Is there any hope for sensible gun control laws in September?  Axios reports that this may be a deadine if anything is to occur prior to the 2020 elections cycle.

If new gun legislation doesn’t pass in September, it won’t get done before the 2020 election, sources involved in the talks between the White House and Capitol Hill tell Axios.

The bottom line: “It’s September or bust,” said a source involved in the discussions. “We’ll either have everything ready for when Congress returns, drop it on the floor, vote on it and move on — or we blow it.”

The state of play: The president genuinely wants to expand background checks, according to White House and Hill officials. He’s directed the Domestic Policy Council and Office of Legislative Affairs to provide him with options for a reform package, these sources said.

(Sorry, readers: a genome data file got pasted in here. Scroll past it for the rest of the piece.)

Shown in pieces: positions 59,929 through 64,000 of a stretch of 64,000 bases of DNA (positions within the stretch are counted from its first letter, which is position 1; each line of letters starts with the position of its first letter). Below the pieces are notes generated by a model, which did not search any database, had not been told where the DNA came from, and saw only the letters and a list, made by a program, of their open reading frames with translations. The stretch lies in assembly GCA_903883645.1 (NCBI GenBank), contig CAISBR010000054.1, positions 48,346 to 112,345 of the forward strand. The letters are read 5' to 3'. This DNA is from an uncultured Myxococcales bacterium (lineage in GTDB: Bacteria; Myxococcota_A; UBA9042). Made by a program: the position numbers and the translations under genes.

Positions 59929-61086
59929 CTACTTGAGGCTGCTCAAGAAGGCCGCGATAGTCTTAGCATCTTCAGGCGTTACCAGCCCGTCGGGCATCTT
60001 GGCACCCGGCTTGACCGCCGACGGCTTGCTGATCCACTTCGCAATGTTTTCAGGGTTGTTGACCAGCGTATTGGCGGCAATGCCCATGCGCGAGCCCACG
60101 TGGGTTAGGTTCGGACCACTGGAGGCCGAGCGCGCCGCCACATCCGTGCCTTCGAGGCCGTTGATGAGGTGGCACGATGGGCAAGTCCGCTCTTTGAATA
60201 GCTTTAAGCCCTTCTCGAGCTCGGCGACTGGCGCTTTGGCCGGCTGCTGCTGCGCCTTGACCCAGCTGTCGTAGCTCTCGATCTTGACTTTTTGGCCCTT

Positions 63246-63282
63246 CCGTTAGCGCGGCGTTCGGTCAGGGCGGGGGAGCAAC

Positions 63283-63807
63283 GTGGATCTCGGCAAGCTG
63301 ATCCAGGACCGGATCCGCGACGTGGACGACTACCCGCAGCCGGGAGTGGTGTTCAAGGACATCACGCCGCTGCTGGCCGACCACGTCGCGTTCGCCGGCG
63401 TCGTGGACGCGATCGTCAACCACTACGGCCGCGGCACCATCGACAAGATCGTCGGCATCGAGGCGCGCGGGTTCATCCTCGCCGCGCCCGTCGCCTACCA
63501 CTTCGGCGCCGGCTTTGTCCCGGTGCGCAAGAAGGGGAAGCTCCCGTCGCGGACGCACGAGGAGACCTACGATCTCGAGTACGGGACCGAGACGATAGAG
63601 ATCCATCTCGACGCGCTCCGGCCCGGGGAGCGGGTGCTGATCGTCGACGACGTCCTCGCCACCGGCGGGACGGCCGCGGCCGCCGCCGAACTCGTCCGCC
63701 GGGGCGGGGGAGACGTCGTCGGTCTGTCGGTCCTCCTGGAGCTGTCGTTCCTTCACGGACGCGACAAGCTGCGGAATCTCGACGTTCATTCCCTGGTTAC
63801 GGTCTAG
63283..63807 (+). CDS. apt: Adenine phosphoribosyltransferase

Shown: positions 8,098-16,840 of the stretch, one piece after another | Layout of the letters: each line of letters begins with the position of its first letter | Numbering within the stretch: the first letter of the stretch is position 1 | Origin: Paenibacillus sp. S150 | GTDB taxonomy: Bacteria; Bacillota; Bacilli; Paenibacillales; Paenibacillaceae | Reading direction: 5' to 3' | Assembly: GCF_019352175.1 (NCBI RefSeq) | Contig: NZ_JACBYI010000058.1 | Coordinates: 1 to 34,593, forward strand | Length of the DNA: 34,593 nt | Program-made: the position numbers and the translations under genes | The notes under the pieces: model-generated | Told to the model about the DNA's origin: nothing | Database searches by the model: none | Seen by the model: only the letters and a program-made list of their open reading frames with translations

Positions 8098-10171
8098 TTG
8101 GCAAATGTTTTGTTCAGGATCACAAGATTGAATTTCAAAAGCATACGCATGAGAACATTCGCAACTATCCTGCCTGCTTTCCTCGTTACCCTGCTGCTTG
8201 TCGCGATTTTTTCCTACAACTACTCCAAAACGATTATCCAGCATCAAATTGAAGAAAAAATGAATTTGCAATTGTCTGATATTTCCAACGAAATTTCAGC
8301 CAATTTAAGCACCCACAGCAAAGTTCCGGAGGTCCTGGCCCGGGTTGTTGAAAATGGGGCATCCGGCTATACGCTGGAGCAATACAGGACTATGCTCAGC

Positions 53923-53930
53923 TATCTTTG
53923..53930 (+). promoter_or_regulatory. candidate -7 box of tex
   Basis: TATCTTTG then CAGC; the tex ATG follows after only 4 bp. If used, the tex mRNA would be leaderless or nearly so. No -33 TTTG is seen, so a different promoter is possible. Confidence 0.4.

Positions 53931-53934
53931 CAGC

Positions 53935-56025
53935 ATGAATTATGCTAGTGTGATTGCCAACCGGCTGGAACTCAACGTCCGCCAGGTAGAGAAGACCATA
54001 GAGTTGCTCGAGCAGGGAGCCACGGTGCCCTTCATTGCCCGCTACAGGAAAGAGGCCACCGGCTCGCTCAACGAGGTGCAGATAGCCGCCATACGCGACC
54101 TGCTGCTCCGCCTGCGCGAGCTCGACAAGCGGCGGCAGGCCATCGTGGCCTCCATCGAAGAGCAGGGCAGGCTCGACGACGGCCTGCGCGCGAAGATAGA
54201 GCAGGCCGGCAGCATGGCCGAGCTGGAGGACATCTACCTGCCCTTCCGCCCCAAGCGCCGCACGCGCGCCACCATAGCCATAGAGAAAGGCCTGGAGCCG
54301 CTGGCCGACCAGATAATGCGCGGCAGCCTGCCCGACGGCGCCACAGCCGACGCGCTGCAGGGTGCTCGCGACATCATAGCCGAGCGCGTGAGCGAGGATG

• As of now, Trump has expressed support for big, vague ideas — including tougher background checks and restrictions on firearms access to the mentally ill — but on the gun issue, consensus typically evaporates when lawmakers dive into the details.
  • It’s also still unclear whether House Democrats, who have already passed a bill to extend background checks to all gun purchases, would support a slimmer package.

WAPO’s Amber Phillips believes that “It sounds as if Trump has no intention of pushing for gun-control laws.”

We’ve reached an inflection point on the gun debate, with Republicans openly talking about passing laws to limit people’s access. That doesn’t mean that will happen. There’s only one person who can push the party to support gun-control laws, and it’s President Trump.